Geologists have for the first time linked earthquakes deep under Ohio’s Appalachian Mountains to hydraulic fracturing, leading the state to issue strict permit conditions Friday on the gas extraction process.
Researchers found that five small tremors last month near Youngstown, Ohio were likely the result of the injection of sand and water that occurs during the hydraulic fracturing — or “fracking” — process, the Associated Press reports. Fracking involves injecting rocks with pressurized water or other liquids in an effort to extract gas which can be turned into usable fuel.
Because the geology of each shale formation is different, the discovery in Ohio may not apply everywhere across the country. However, other instances of fracking causing small earthquakes have been recorded elsewhere, including in Oklahoma, England and British Columbia, Canada.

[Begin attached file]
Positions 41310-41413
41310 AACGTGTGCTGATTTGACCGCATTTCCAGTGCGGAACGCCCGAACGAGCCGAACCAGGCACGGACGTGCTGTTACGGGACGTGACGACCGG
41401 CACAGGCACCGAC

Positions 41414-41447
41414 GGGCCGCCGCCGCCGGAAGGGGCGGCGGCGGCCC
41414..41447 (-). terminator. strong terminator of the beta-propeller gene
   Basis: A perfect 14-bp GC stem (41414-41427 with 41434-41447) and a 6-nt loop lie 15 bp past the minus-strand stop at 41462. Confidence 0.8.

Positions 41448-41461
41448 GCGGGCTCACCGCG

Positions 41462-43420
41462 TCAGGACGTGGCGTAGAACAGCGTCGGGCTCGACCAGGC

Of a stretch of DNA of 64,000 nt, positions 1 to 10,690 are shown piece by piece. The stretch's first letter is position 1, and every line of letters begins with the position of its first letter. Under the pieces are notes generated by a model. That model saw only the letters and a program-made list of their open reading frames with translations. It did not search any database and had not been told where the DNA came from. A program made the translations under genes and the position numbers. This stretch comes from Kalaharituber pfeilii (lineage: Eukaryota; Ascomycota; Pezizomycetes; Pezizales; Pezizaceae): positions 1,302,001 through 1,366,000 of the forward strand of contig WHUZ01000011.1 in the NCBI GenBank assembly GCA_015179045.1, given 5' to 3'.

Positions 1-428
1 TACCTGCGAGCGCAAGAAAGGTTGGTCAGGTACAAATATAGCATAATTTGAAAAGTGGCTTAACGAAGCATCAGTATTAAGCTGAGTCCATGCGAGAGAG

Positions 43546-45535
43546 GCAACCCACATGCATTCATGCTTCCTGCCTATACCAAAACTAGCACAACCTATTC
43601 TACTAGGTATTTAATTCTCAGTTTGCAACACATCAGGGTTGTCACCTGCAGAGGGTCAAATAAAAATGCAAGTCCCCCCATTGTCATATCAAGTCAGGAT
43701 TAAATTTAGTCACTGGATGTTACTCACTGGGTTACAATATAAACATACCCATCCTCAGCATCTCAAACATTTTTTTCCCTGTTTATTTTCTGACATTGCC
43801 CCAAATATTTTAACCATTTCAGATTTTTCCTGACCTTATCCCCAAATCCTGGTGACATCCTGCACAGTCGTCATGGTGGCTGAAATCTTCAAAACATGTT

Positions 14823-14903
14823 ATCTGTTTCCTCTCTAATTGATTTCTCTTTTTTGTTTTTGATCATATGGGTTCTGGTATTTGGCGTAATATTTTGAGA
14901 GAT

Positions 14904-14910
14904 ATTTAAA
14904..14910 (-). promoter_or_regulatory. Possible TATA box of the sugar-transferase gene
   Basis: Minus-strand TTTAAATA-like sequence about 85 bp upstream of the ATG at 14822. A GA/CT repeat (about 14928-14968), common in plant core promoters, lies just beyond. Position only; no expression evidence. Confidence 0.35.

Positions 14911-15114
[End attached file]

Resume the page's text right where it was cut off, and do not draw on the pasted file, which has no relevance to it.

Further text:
Ohio’s new permit conditions require natural gas companies to install sensitive seismic-monitoring equipment at drilling sites near known faults or seismic activity. If an earth tremor of greater than 1.0 magnitude is linked to fracking, operations will be halted.
“While we can never be 100 percent sure that drilling activities are connected to a seismic event, caution dictates that we take these new steps to protect human health, safety and the environment,” James Zehringer, director of Ohio’s natural resources department, said.
MORE: The Fuss Over Fracking: The Dilemma of a New Gas Boom
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